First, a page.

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Kim Sinks--and Stinks
12345678910
written by talltale April 18, 2006 - 2:27 PM PDT
3 out of 4 members found this review helpful
Every so often a filmmaker's skills and his subject at hand mesh so beautifully that all-out gratitude is the immediate response. This is not one of those times. In fact, ADDRESS UNKNOWN may be one of the worst films I have ever sat through, simply to ascertain if things could possibly get any worse. They do. That it was made by Ki-duk Kim--for whose "3-Iron," "Samaritan Girl," "Bad Guy" and "Spring, Summer, Fall, Winter & Spring" I have admiration ranging from fair to immense--comes as an unwelcome surprise. But there it is: This film is absolute crap.

First problem: it's peopled with the looniest, least intelligent and believable characters you could encounter. Remember "Impulse," where an entire town goes nuts due to... (I won't spoil it by telling)? Well, this film makes that third-rate genre piece look like a classic. Second, even bigger, problem: The movie actually deals with subjects that long to be addressed with some intelligence and skill: The America presence in South Korea, then and now; the plight of those of mixed race in Korea; how a country and its populace might own up to their past mistakes.

As a writer/director, Kim has a bad boy reputation, and he does enjoy forcing us to come to terms with things we might not want to confront. But the ham-handed manner in which he orchestrates this mess is laughable when it isn't stupid and ugly. And, please, don't let him anywhere NEAR dialog in English. Phew! The American soldiers sound utterly embarrassing, and the lead American (credited, I believe, as Mitch Malum) gives--due perhaps not to his own lack of talent--a performance that can only be called career-killing. While Kim clearly has no clue as to how Americans act, think or speak, what's his excuse for the nitwit band of Korean characters he's assembled?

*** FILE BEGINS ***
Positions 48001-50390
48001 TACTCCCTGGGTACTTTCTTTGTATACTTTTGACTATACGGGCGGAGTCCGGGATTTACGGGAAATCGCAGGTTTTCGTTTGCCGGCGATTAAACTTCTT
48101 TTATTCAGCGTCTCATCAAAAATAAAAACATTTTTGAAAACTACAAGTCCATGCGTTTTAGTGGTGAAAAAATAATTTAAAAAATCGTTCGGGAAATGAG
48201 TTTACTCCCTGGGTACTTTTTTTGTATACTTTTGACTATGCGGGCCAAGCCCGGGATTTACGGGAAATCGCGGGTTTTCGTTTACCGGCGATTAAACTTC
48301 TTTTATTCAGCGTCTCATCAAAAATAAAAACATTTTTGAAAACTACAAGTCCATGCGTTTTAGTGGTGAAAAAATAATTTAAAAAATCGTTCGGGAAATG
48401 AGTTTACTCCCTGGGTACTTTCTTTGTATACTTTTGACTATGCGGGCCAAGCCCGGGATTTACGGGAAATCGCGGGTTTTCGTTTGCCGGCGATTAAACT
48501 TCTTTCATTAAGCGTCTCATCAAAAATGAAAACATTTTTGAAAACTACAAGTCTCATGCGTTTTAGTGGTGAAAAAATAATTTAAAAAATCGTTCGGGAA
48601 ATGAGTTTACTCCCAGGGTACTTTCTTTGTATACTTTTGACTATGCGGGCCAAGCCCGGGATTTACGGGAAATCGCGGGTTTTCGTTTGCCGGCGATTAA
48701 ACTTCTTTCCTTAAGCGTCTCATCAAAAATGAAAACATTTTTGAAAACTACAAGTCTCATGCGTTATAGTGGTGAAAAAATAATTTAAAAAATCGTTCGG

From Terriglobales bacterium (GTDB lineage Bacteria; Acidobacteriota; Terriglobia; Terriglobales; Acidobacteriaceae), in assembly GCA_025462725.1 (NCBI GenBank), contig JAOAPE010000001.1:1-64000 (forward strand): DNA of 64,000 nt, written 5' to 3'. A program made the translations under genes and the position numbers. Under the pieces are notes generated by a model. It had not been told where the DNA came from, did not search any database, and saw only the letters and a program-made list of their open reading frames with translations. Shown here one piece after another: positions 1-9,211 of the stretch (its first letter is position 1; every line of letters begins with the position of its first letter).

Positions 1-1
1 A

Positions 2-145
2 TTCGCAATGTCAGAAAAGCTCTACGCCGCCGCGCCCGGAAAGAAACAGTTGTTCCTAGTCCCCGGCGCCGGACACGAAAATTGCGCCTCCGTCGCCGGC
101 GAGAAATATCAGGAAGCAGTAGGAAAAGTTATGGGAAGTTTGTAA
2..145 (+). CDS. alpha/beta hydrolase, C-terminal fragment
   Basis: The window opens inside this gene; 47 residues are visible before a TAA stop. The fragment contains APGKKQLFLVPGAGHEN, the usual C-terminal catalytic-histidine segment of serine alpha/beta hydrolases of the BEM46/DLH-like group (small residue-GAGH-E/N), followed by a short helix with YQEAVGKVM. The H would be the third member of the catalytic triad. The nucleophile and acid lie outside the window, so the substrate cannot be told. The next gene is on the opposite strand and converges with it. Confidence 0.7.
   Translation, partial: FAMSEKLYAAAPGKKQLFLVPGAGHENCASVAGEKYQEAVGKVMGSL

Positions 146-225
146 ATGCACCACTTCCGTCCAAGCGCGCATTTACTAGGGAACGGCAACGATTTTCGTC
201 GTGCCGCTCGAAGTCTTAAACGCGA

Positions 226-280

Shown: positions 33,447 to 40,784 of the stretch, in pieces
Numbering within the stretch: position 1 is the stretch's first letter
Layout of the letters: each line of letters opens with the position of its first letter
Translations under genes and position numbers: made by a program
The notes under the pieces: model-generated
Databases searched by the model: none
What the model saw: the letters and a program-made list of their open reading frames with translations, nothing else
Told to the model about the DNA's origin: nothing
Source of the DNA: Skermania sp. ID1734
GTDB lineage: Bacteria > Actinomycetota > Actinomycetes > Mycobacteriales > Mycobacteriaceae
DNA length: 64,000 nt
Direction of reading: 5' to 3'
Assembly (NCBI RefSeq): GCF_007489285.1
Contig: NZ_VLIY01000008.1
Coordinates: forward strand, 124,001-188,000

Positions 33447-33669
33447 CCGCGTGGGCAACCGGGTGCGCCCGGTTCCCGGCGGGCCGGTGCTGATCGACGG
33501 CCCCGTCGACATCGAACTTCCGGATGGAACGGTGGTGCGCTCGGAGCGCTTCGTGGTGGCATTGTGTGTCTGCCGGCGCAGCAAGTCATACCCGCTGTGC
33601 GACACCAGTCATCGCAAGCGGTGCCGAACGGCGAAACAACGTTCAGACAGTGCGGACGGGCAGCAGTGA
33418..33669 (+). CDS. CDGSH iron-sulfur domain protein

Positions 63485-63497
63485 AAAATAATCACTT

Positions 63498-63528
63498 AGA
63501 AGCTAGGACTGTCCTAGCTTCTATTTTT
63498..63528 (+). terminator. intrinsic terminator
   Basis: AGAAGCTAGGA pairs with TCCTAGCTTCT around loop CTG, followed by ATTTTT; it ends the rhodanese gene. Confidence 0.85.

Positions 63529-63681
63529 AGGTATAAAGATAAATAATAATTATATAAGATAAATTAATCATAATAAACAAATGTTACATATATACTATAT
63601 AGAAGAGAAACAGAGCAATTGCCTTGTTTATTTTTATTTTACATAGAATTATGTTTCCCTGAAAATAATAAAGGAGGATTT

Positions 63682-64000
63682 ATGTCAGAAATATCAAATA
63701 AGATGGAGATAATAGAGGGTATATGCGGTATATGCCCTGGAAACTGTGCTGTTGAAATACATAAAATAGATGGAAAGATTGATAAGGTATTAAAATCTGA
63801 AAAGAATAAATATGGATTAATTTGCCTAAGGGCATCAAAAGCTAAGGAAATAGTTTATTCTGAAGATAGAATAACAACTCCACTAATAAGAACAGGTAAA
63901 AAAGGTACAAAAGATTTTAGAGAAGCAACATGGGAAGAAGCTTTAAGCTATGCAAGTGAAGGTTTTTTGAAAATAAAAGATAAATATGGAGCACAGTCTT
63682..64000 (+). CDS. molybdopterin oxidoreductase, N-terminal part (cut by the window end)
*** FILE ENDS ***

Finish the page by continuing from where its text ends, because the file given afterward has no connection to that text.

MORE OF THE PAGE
You'll have the opportunity to see/hear Kim's short "introduction" prior to the film (I waited until it was over) in which he claims to be so pleased that this DVD has been released here in America because there are still many American soldiers in Korea and they are NOT happy there. Fine: I'm all for getting the U.S. out of Korea, too. But the "blame-the-occupier" game can only be played for so long before another thought occurs: Perhaps these Korean characters might think about taking some responsibility for their own actions. (God know, Kim ought to take some responsibility for his!) I'm shocked, shocked--and this is said irony-free--at the low level to which this dismal movie falls. I suspect even Claude Rains would be.

12345678910

(Average 5.95)
21 Votes
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